Charities are big money
Brits are a generous bunch, donating over £10bn billion annually to charities across an astonishing 160,000+ charities (Source: CAF). Many of these charities are small, niche and local. However, the vast majority of the giving population (and their donations) support the Top 100 charities:
We have classified each organisation in the Top 100 Valuable Charities into sectors based on their mission, broadly based on the CAF classifications.
We found 20% of all Brand Value (£3.9 billion) is attributed to Health & Disease charities, making them far and away the causes Brits give most to.
Health & Disease charities are dominated by relatively few big players, such as CRUK and the British Heart Foundation. While small brands may have personality by the bucket load, the size and expense of the scientific breakthroughs these organisations seek, convince us of the benefits of supporting the big brands.
Size can confer a sense of authority and expertise, so it’s unsurprising that health charities are dominated by a few giant players.
Nevertheless, there are also some micro- players in the health sector. Whereas CRUK treats all forms of cancer, niche charities have sprung up treating different forms of cancer, like breast or prostate cancer or cancer in different groups, like teens or children.
The second largest sectors by brand value are Children & Young People and International Aid & Disaster Relief at £3.6bn and £2.6bn respectively.
Children’s causes are mainly served by mid- sized or small charities when compared to Health and Disease. What exactly is driving this? In part, it’s related to the variety of what they are offering. Children’s charities are broad and range from developing nations to health to education. Many different skillsets are needed and therefore many charities to provide them.
However, it’s more than just that. Might we actually prefer to help children through smaller charities, with more of a personal touch? Whereas health charities benefit from authority that comes from a big organisation, this may be a detriment to children’s causes.
We support health and children’s causes for very different reasons. Whereas donations to health causes are often driven by personal connections, children’s charities rely less on this. They rely instead on the primal instinct to care for children we see suffering, and this primal instinct is more emotional than rational. We want an organisation who can connect with people and issues on a level which is principally as humans.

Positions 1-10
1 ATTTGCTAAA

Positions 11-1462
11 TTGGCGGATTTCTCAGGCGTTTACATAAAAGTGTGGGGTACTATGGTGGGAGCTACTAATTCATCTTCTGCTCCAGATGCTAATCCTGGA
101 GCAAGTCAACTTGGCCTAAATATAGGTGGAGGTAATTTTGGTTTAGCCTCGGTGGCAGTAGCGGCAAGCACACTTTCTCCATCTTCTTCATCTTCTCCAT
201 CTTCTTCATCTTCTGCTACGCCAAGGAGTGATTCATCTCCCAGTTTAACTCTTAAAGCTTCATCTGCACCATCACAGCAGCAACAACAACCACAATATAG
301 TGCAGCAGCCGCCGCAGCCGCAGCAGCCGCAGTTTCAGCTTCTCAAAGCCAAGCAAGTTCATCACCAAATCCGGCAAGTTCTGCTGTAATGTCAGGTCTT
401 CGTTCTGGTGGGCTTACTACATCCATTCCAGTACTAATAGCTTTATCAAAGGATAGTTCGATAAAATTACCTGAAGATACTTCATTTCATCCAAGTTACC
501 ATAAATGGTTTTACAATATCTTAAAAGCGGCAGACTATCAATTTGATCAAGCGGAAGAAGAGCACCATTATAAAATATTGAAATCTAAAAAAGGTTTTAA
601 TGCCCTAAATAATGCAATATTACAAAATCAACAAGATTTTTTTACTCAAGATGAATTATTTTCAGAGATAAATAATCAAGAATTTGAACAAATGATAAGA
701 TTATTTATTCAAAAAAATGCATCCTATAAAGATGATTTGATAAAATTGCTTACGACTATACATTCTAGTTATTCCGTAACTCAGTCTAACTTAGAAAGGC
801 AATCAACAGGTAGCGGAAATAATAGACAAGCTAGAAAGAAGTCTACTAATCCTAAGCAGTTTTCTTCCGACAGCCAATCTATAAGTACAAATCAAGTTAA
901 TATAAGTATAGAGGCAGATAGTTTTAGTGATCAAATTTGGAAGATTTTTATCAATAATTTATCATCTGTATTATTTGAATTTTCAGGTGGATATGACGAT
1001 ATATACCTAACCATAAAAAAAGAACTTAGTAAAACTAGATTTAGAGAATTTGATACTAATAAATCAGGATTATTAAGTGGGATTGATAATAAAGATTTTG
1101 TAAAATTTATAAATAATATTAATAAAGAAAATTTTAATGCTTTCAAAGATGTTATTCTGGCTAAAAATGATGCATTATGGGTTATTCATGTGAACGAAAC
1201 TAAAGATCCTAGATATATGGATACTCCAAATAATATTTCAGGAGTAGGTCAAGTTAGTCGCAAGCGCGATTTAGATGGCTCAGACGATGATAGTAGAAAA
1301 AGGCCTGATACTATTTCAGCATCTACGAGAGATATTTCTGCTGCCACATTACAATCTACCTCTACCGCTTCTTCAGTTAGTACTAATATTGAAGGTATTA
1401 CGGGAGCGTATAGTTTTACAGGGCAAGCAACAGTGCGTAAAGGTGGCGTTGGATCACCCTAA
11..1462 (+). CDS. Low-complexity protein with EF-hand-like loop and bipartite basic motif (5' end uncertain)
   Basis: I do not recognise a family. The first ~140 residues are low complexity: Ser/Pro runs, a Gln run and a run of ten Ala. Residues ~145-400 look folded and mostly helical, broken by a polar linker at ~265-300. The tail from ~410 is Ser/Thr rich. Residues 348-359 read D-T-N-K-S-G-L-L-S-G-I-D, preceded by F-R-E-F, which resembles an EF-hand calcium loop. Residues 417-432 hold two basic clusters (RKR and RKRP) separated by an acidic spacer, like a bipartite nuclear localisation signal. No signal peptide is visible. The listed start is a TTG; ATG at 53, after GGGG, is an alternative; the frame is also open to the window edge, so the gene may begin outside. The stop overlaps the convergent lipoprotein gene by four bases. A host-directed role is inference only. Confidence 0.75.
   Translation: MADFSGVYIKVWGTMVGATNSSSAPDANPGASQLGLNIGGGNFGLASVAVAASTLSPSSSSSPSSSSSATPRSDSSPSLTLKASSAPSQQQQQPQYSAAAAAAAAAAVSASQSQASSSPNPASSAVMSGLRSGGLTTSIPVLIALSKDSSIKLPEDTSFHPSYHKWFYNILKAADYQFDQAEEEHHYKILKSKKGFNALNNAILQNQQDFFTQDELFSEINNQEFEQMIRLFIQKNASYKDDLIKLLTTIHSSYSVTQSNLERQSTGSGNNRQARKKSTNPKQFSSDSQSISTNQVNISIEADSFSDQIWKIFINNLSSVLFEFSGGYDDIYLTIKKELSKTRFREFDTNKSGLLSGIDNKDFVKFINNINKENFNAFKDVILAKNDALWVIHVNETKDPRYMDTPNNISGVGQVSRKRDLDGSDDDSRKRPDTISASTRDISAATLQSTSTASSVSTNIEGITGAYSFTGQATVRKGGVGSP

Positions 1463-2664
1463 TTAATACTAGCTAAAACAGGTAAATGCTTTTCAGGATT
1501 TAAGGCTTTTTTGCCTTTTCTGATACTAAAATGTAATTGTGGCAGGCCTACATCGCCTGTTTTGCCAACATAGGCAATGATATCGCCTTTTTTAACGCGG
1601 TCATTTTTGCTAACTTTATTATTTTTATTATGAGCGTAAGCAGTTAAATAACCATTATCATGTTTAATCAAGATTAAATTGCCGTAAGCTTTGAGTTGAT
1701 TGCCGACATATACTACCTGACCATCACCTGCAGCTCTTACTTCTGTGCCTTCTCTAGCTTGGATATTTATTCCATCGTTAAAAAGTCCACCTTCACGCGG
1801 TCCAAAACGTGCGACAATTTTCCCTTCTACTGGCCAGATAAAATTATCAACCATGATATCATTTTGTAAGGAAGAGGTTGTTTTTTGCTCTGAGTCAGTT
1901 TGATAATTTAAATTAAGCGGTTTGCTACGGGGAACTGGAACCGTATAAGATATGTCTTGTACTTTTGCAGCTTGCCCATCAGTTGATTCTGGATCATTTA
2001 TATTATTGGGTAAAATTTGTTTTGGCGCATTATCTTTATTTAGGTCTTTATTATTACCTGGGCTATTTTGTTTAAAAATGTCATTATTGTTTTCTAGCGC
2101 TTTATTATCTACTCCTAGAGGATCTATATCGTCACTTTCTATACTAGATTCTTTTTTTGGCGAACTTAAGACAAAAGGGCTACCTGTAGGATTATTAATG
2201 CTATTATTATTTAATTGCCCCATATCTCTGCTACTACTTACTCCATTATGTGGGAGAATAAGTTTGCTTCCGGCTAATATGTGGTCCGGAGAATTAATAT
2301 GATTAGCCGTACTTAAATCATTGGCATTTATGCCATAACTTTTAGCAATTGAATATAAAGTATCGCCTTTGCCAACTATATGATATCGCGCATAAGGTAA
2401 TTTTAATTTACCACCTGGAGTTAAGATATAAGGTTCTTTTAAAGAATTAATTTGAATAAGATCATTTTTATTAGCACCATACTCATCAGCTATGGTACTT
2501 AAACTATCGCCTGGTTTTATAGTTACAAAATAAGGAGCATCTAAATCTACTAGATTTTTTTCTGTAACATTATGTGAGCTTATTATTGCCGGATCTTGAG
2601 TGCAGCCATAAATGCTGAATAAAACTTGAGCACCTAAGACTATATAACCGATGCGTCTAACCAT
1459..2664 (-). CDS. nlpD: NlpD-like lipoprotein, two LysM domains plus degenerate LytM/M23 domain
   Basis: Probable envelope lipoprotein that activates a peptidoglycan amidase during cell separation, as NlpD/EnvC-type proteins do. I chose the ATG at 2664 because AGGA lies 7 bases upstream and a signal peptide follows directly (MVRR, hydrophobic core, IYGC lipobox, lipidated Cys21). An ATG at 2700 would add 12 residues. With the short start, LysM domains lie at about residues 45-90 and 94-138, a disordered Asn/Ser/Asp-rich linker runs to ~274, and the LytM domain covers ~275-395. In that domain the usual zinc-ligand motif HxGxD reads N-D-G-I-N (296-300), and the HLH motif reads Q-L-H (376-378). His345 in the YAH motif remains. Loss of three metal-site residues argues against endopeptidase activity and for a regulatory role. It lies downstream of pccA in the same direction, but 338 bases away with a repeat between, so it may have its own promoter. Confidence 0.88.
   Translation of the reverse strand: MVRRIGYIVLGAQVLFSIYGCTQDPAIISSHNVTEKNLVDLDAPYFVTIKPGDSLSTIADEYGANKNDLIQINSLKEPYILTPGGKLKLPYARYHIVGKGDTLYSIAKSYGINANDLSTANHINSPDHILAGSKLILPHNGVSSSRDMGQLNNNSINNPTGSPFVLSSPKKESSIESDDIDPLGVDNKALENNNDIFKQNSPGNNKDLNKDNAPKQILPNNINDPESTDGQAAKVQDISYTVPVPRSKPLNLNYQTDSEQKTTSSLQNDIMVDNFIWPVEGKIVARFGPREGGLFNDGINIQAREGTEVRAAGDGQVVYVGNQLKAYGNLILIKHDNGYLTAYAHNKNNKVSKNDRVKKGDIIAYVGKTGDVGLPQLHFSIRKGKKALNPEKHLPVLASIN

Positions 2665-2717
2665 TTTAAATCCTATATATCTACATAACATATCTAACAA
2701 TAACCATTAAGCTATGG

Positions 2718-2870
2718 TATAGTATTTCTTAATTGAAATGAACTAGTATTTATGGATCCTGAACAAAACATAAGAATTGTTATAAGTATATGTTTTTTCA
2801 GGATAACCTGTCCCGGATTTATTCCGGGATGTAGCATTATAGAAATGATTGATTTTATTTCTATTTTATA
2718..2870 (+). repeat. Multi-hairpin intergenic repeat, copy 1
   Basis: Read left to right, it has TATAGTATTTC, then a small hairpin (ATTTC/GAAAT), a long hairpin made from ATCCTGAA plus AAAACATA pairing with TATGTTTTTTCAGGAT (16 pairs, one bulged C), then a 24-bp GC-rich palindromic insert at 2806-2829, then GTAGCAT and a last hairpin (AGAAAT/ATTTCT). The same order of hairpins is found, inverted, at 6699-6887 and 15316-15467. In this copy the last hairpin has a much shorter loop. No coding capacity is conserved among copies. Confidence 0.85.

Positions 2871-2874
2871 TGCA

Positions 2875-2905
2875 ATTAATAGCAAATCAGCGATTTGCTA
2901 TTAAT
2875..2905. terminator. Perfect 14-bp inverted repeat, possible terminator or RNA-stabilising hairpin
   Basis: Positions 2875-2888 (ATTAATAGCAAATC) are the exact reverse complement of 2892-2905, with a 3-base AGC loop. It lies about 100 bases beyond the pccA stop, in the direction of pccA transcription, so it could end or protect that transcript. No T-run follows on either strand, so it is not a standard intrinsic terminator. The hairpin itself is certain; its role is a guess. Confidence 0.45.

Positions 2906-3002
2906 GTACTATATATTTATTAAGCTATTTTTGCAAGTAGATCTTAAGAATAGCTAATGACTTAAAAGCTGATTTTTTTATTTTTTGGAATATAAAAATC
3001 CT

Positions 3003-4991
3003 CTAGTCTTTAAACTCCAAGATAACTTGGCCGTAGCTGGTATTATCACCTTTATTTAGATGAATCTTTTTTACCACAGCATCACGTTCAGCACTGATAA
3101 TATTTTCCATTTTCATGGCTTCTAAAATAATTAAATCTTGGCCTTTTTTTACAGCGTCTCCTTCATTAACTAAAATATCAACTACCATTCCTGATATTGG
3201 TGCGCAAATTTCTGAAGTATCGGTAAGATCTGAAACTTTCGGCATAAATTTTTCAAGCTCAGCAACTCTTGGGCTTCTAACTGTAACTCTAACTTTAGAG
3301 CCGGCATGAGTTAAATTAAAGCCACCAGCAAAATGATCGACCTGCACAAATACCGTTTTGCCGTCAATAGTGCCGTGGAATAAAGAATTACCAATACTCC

Not how scientists might approach diseases with petri dishes and microscopes.
A smaller, more personable organisation may feel better placed to care for these children than big corporations.
Therefore, although children’s charities make up a 18% of Brand Value of the top 100 brands, it is spread across many more charities than Health and Disease.
So, is it the case that large brands win in areas like health, where we are thinking rationally, and small brands win in areas like children and animals, where we are led by our hearts, not our brains?
To an extent, yes, but that’s not the whole story.
Expanding may provide a small charity more credibility and allow them to stand apart from competitors, so they can maintain income whilst getting bigger.
Equally for large charities in fields like healthcare. Although, as a rule people want to be reassured by science and rational experts, when we’re personally affected by something, we want support from something more human, that can be well served by a smaller charity. This may be why Great Ormond Street Hospital (a childrens’ hospital) maintains sister brand, Sparks, which fundraises for research.
At the other end of the table, we have the smaller sectors: Conservation and Heritage, Armed Forces, Older Age and Social Justice, collectively making up 12% of the total Brand Value in the list this year from 18 organisations.
In many ways ordering sectors by Brand Value reveals our priorities as a nation, with that which is most immediate and life threatening most valuable to us and that which further away, either by time or distance, least valuable.
Although these are smaller sectors, they still contain are still some of biggest charities in the UK (e.g. Help for Heroes, English Heritage, Age UK and Amnesty International). Many of these names are synonymous with their mission and are sector leaders.
When we see such consolidation on this basis it is important for the brands serving these out of sight issues to create stories and supporter propositions that elevate these potentially ignored or forgotten causes to the top of supporters’ minds to ensure our extraordinary generosity is used to its best possible effect.
Looking forwards to 2019 and beyond
We look forward to seeing how the nation’s priorities, giving habits and brand sentiments change as we return to this analysis each year.